Thursday, April 28, 2011
And what about his advice?--not wrong--drop my arms to ninety degrees--which, strangely, I happened to be working on that morning, as I was trying out new minimalist shoes (thank you, Newton), so I was already concentrating on form (apparently insufficiently, at least according to my new volunteer coach). But the "rightness" of the advice is beside the point, it was the unwelcome, chauvinistic intrusion into my own peaceful concentration.
I'm a girl though, I thanked him and smiled (weakly, I admit). I'm not the only one, right?
Tuesday, April 26, 2011
Just when we think things are getting better, to whit, women's ski jumping becoming an official Olympic sport...
Lest we forget though, this is an effort that's been going on a long while. None other than famed, French writer Emile Zola, a master of social realism, recommended in 1900 that, "riding, swimming, cycling, gymnastics, all these should form part of a young girl’s education." You can read Zola's whole article on this wonderful blog post on Women Talk Sports.
Our task?--to keep on keeping on--one day at a time, one woman at a time, as we participate in sports, as we introduce it, and model it for the girls in our lives.
Tuesday, April 19, 2011
Noah said he was going to be more careful about not letting his mind wander on runs.
It got me thinking about how nuanced that balance really is--the one between letting our minds roam free, while our feet carry us along, and being focused on our run. For many of us, running, especially, though not only, if we are alone, is a magnificent opportunity to air out the clutter in our brains. How often have you solved a problem on a run? All that psychic space can give our minds the freedom needed to find solutions, to see more clearly. Yet, we know, too, that if, instead of letting our minds float, we are perseverating over something instead--obsessing, rehashing, engaging in metaphorical scab-picking--then chances are we aren't focused enough on our run...oh, hello (crash), where did that tree root come from?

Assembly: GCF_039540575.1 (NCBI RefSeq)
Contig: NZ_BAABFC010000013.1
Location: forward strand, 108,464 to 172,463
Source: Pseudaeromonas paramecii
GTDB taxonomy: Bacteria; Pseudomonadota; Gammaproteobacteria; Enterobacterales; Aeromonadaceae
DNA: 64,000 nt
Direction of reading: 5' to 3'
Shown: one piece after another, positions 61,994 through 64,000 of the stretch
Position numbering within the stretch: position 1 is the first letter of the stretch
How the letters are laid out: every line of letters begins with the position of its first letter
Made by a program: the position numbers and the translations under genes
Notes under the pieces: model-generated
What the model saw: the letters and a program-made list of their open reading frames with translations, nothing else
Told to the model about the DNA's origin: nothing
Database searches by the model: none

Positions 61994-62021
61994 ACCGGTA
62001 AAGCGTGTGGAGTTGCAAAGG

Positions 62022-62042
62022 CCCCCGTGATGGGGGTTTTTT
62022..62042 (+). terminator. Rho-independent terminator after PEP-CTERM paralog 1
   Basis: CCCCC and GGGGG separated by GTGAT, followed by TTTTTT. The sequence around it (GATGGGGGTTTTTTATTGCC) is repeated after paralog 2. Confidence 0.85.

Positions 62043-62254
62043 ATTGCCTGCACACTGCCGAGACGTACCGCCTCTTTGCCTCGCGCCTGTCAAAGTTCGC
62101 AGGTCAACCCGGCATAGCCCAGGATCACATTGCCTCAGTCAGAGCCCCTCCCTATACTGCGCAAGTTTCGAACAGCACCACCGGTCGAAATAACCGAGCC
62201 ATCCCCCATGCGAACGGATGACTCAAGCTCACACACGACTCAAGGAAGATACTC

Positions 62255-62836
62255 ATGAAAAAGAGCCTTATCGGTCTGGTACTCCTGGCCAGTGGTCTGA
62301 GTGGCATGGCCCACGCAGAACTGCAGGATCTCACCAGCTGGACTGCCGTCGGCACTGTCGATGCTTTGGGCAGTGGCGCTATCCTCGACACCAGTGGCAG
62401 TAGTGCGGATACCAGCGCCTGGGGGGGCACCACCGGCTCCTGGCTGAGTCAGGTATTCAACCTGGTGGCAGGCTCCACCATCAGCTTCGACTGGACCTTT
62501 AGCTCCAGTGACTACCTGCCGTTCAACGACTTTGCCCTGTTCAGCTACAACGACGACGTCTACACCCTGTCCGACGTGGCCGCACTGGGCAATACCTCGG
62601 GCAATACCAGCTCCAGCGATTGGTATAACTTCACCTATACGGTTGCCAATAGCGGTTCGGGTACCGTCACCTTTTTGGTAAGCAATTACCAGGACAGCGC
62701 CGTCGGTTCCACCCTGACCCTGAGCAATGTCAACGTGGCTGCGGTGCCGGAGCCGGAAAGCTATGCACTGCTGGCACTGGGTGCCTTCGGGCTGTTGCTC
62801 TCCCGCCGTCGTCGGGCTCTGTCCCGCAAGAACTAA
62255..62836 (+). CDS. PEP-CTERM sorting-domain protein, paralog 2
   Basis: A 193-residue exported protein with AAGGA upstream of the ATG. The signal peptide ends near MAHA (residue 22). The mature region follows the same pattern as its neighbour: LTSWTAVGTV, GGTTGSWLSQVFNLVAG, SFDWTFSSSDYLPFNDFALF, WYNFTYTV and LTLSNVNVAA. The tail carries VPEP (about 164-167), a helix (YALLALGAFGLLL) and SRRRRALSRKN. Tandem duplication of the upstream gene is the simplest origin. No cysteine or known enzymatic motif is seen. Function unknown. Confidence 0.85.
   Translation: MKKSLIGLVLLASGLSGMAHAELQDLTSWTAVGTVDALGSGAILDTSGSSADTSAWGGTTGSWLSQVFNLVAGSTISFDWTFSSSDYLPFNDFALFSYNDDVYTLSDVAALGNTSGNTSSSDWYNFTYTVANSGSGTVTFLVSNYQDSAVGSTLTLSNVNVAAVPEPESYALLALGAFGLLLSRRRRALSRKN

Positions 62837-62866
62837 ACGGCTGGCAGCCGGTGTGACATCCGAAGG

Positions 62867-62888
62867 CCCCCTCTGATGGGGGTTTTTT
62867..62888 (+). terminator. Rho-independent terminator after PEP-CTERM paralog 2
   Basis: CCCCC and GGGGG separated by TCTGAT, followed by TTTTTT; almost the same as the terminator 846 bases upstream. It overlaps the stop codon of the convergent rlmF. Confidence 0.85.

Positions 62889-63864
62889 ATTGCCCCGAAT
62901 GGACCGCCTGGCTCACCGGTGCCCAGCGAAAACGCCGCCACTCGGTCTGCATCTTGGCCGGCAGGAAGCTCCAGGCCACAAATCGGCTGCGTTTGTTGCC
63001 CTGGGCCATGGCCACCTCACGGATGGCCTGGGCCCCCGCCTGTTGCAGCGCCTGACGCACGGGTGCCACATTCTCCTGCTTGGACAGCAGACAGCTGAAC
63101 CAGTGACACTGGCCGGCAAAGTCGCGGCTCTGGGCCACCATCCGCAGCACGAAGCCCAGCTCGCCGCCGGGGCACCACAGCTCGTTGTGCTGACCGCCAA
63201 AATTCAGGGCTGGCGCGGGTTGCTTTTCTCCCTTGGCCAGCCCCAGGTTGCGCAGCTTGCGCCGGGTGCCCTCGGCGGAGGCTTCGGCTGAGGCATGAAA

It's similar to the challenge of savasana (corpse pose), the final relaxation pose of virtually any yoga class. Yes, we are meant to relax, but mindfully, not so much as to fall asleep. Because to fall asleep is to lose the thin thread of focus we are meant to maintain to preserve the meditative quality of savasana.
So it is with running. After all, running can be a powerful moving meditation, too, but that requires our presence. We can't be fussing around inside our heads. Next time you find your mind agitating (as distinct from floating) on a run, stop the spin cycle and create an intention to be present for the rest of the run. How much clearer and cleaner you'll feel when you bend down to unlace those shoes at the end.
And on the topic of running and our minds, a friend forwarded me this fascinating RadioLab interview with Diane Van Deren, a top ultra runner, who got into running when she began having epileptic seizures, as a way to focus her energy away from an imminent attack. She would literally leave her running shoes right at the door, and when she felt the "aura" of an oncoming seizure, she would drop what she was doing and head out the door in her running shoes immediately, do not pass go. The strategy worked, for a while...I'll let you listen to the rest...
Tuesday, April 12, 2011
I run a lot. But not in a useful way. As in, running is almost always an end in itself--to stay in shape...for...well, for more running. Why not put my running to actual use? Earn it's keep, as it were. So I packed up a little backpack with my meeting notes, a change of clothes, and other quick-change essentials like eye cream (yes, I am a girl), and headed up to the meeting on foot.